Last week my travels across the continent and among railroad track workers found me between Phoenix and East L.A. This section of Union Pacific’s rail network is the western end of the famed “Sunset Route”, running roughly along the Mexican Border. With a brand new union rep from Sacramento at the wheel, our task was to find as many members of the Brotherhood of Maintenance of Way (BMWED-IBT) as we could.
As we barreled across the heat stricken desolation, there were glum reminders of dystopian America along the route: remote desert prisons, and forgotten desert towns in various states of abandon despite their glorious names of Aztec, Mohawk, or Ligurta.
On the eastern approach to Yuma the infamous Border Wall arose in the distance. As we neared it, the footprints all over the barren sand landscape were impossible to ignore.
RV parks arose from the desert sand like another surreal hellish nightmare. After four of these monstrosities in a row, I blurted out, “Who has money these days to pay for RV gas?” We were about to find out.
At the Yuma depot we found a four member “Headquarter Gang.” In the 5am “cool” of 95F, our conversation revolved around the next round of negotiations with the Class 1 Freight Railroads. The members filled out contract surveys, and recounted the successes and challenges they experienced uniting the 13 different craft unions in their area.
Eventually, the role of the U.S. President in rail negotiations came up. The 2nd round of the Democratic Party debates were kicking off that night.
Juan C. asked, “Are we going to have to deal with Trump again?”
“This is really crazy,” he continued. “Even Mexico has a President who is good for the people. Did you hear what AMLO did with the pensions?”
“No.” I responded, somewhat in awe that I was now talking about Mexican President Andres Manuel Lopez Obrador – known as AMLO – with an American railroader!
“My grandmother lives outside Mexicali. Her pension recently went up from 600 pesos [$30] to 2000 pesos! AMLO made that possible. He cut waste in the federal government to find the money to afford this. It’s not a lot of money, but to my grandmother it means everything!”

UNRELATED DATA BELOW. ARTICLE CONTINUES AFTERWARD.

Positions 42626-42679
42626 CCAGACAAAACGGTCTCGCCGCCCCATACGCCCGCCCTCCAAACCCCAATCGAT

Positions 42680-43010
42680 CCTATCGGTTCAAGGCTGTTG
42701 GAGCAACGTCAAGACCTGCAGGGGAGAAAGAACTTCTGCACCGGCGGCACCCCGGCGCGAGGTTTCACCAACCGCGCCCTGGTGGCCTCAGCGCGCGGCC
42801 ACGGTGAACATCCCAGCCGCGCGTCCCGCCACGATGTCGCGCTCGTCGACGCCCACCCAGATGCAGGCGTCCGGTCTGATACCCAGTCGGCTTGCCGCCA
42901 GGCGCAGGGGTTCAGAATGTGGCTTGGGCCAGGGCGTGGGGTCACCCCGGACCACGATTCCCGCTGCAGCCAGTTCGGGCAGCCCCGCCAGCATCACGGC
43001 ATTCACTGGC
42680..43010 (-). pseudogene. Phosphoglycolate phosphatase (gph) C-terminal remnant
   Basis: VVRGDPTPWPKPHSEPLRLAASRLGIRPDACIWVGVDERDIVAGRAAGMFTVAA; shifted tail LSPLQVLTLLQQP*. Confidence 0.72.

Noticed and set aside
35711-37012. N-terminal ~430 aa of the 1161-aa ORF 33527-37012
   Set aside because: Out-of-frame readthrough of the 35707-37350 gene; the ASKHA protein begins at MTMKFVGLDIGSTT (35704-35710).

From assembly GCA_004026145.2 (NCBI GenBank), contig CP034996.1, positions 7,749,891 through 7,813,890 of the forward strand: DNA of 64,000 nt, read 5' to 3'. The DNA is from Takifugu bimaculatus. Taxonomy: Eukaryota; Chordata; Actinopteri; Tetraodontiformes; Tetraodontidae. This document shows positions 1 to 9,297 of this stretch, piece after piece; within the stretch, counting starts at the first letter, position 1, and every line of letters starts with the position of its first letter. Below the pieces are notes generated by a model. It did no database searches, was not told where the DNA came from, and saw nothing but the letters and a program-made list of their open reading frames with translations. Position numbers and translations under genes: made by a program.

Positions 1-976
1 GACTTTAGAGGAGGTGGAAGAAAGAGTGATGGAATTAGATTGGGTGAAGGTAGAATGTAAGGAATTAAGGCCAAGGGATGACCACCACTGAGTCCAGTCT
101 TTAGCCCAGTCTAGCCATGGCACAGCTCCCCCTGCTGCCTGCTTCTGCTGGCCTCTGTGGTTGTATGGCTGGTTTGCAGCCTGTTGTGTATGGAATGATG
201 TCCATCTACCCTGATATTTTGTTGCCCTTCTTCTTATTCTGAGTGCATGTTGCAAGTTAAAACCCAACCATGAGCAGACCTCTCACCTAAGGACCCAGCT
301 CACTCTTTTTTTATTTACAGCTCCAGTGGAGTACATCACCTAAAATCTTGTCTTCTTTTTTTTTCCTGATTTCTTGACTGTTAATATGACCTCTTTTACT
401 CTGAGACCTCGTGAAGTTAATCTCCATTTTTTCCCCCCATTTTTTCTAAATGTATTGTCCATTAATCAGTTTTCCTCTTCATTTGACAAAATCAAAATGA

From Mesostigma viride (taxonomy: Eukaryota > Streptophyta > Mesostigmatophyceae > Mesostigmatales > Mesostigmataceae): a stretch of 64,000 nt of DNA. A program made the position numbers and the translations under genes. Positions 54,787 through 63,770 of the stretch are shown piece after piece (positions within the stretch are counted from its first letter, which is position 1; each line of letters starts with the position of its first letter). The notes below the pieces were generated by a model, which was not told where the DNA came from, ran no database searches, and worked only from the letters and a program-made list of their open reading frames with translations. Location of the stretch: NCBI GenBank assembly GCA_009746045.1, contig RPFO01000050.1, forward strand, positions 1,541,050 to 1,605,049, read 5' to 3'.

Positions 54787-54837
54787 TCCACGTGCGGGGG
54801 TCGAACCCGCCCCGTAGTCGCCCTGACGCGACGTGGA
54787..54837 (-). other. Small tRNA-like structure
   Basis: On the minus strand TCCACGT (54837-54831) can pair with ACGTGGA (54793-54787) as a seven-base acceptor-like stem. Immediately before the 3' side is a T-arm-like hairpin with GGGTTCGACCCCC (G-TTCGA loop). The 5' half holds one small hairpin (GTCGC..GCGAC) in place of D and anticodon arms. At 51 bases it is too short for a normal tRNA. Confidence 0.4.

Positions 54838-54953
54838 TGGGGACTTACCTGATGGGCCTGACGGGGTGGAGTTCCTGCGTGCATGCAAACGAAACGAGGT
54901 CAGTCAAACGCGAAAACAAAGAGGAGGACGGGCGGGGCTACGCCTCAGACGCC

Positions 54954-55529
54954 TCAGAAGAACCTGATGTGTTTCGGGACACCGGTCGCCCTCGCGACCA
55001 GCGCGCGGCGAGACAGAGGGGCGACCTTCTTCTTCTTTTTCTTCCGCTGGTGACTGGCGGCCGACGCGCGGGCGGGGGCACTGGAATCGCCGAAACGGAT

From there the conversation returned to healthcare. Like most union workers, railroaders have been slammed with escalating health insurance costs – a reality lost on many Democratic Party candidates, we learned from the debates, who mistakenly think union members are in love with their employer-based insurance.
Members of the BMWED, whose monopolistic employers clock billions of dollars in profits per quarter, now pay $228.89 per month in premiums and an Out-Of-Pocket Maximum in hospital bills of $4000 per year. BMWED members are almost universally pissed.
Evidently Mexico is a point of refuge for many Americans on this front.
“My wife and I take our children to Los Algodones to go to the dentist and get eye glasses. I often go there to see the doctor – the guy I see is really good. He went to school at UC Riverside,” said Jose C.
Evidently, the RV parks on the outskirts of Yuma cater mainly to “Snow Birds” who drive across the Border to Mexico (a short, 10 minute drive) for affordable health care and medicines. The approach to Los Algodones is often backed up with cars and RVs bearing American license plates. (Editor’s note: many of these same “Snow Birds” supplement their income by seasonal migrant work in mass distribution centers run by the likes of Amazon, again living in their RVs)
Unfortunately, while proximity to a country with a far more sane health care approach works for our members in Yuma – this is not the case for the overwhelming majority of railroaders or Americans. For this very reason, the BMWED first endorsed “Medicare For All” in 2014, and aggressively organizes its members to engage with the campaign to win MFA across the country.
Since 2015, Carey Dall has coordinated the Internal Organizing Department of the Brotherhood of Maintenance of Way (BMWED-IBT). The BMWED represents track and structure maintenance workers on the major railroads in all of the lower 48 states. Prior to his current role, Dall was a 15 year member of the ILWU where he spent 6 years as an International Organizer. He got his start in the labor movement as a “Salt” working with the ILWU to organize bike and driver messengers in the SF Bay Area.